As the 19th century dawned, a slew of expeditions returned with stronger, more modern ships. John Ross, William Parry and James Ross all ventured into the Arctic to find the passage in the first decades of the century. John Ross took three expeditions to the Arctic in 1818, 1829 and 1850 and was the first European to reach the North Magnetic Pole.
Parry was the most successful of the explorers before the 20th century, reaching halfway across the Arctic. He took part in expeditions in 1818, 1819, 1821 and 1824. Then, in 1827, he reached further north than any European before him, setting a record that would last 49 years.
As for James Ross, he took part in four expeditions between 1819 and 1827. In 1831, he personally planted the British flag at the magnetic pole. The most famous of the expeditions was the Franklin Expedition of 1845, which ventured into the Arctic waters with two ships and 129 officers and crew.
Despite careful planning, steam powered ships with an internal heat system, three years supply of food and 1,000 books in two libraries, the expedition ended in failure and became a legend.
None of the men on the ships would ever be seen by European eyes again, and both ships would remain lost for almost 200 years. The Arctic was unforgiving for European explorers, especially those who saw the Inuit as savages and refused to follow their advice.
Hundreds of European explorers and sailors died exploring the Arctic. they faced conditions they could not have imagined, and many questioned how humans could survive in such a hostile environment. But humans made the North their home long before the Great Pyramid of Giza and Stonehenge were constructed.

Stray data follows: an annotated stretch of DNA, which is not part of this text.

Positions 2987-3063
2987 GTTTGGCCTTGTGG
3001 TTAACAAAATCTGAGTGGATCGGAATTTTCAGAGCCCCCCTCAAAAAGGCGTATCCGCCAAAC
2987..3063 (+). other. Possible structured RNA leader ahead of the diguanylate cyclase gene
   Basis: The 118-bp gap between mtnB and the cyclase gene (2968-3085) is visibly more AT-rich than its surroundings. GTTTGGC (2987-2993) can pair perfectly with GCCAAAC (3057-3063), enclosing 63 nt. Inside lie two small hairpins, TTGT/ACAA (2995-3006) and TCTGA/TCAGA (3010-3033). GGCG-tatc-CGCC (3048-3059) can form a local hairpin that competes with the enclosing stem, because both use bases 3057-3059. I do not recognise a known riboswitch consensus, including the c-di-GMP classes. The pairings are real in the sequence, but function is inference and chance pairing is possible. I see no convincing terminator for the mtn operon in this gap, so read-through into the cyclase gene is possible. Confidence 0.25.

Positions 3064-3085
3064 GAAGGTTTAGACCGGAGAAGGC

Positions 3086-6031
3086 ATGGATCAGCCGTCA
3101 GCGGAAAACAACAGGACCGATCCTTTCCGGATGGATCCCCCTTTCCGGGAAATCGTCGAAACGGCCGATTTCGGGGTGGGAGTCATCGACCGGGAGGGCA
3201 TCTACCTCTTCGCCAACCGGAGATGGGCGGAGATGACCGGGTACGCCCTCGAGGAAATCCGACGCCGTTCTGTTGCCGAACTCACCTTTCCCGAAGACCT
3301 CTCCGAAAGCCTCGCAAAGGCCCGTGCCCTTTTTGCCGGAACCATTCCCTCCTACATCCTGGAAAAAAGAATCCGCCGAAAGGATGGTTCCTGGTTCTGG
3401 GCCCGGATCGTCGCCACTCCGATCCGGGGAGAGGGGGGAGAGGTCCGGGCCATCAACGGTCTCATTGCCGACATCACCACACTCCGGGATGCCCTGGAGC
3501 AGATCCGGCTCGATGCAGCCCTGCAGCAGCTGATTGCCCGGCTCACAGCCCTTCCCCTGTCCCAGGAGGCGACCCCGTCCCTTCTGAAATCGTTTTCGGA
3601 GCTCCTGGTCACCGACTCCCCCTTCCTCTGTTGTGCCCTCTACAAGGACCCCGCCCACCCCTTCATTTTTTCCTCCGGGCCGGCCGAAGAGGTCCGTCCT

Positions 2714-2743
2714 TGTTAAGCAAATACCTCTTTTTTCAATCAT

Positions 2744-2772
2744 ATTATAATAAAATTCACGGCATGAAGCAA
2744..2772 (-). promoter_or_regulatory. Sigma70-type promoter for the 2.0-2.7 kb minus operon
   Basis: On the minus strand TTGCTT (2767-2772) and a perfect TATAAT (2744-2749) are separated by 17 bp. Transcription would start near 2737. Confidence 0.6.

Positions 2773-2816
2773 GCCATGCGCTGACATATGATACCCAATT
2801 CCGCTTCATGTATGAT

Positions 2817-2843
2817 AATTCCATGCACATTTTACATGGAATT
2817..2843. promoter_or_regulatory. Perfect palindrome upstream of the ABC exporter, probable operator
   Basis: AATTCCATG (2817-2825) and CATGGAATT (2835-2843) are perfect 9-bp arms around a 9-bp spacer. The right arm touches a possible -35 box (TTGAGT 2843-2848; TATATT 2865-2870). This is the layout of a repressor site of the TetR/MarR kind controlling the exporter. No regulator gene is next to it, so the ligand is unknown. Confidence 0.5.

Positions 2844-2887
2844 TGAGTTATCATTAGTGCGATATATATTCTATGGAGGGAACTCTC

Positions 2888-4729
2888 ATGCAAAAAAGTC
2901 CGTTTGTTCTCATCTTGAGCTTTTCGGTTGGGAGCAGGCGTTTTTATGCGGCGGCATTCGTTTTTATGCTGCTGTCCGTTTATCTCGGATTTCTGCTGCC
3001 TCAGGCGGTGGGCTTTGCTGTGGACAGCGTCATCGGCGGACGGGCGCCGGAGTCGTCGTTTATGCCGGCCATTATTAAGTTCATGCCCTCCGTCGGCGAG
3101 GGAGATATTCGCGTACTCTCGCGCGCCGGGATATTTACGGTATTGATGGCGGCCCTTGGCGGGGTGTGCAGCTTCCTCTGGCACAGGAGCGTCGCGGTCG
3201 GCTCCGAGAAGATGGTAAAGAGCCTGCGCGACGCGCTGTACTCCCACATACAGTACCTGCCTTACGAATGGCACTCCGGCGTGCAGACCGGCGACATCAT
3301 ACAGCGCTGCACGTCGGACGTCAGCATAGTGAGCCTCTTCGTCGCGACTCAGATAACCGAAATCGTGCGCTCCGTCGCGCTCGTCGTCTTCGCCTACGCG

Humans were not only living in the Arctic but thriving. In the Arctic, various cultures emerged over the centuries, including the Dorset, Sadlermuit and, eventually, the Inuit.
And it is two Inuit in particular, who are at the centre of today’s story.
Amid all the exploration that was going on in the early-19th century, two Inuit were born, Ipirvik and Taqulittuq. Ipirvik was born around 1837 in Cumberland Sound, an Arctic waterway located in the western arm of the Labrador Sea between Baffin Island’s Hall Peninsula and the Cumberland Peninsula. Of course, it was not known as Cumberland Sound to the Inuit who lived there. For them, it was Tenudiackbeek.
A year after Ipirvik was born, his future wife, Taqulittuq entered the world. Their home had mostly been ignored by European explorers. John Davis, an English explorer, first arrived in Cumberland Sound in 1585. He soon left after only reaching partway into the Sound.
For the next 254 years, the Inuit of Cumberland Sound lived their lives without European interference or exploration.
Then, in 1839, whaler and explorer William Penny arrived in Cumberland Sound on his ship the Neptune. He soon met Eenoolooapik, Taqulittuq’s brother, who agreed to show him the inland sea, which he said was full of whales. This was quite true, as both the beluga and Bowhead whale lived in the Sound year-round. that was all the whaler needed to hear and soon after his voyage there, the British set up a whaling station.
The presence of whalers in Cumberland Sound had a huge impact on Ipirvik and Taqulittuq. Taqulittuq learned English from the whaler, a skill that would serve her well in the coming years.
Before long, the whalers began to rely on Ipirvik for his hunting and guide skills. But instead of using his name, they simply called him Joe. Ipirvik and Taqulittuq married as teenagers, would have continued without much incident had it not been for the arrival of Thomas Bowlby. Bowlby was a whaler, and in 1852 he took Ipirvik and Taqulittuq to England.
It is not recorded whether or not they agreed to go or not. What is known is that this was not a sightseeing trip for the Inuit couple, but an effort by Bowlby to make money. During their stay in England, Ipirvik and Taqulittuq were exhibited by Bowlby at several venues as curiosities from the Arctic.
During these exhibitions, Bowlby always made sure to tell the crowd that the couple were married and had converted to Christianity. They caused a sensation in England and gained the notice of the most powerful couple in the British Empire, Queen Victoria and her husband Prince Albert. Both Ipirvik and Taqulittuq met the couple and by all accounts, made a good impression with the Queen of England.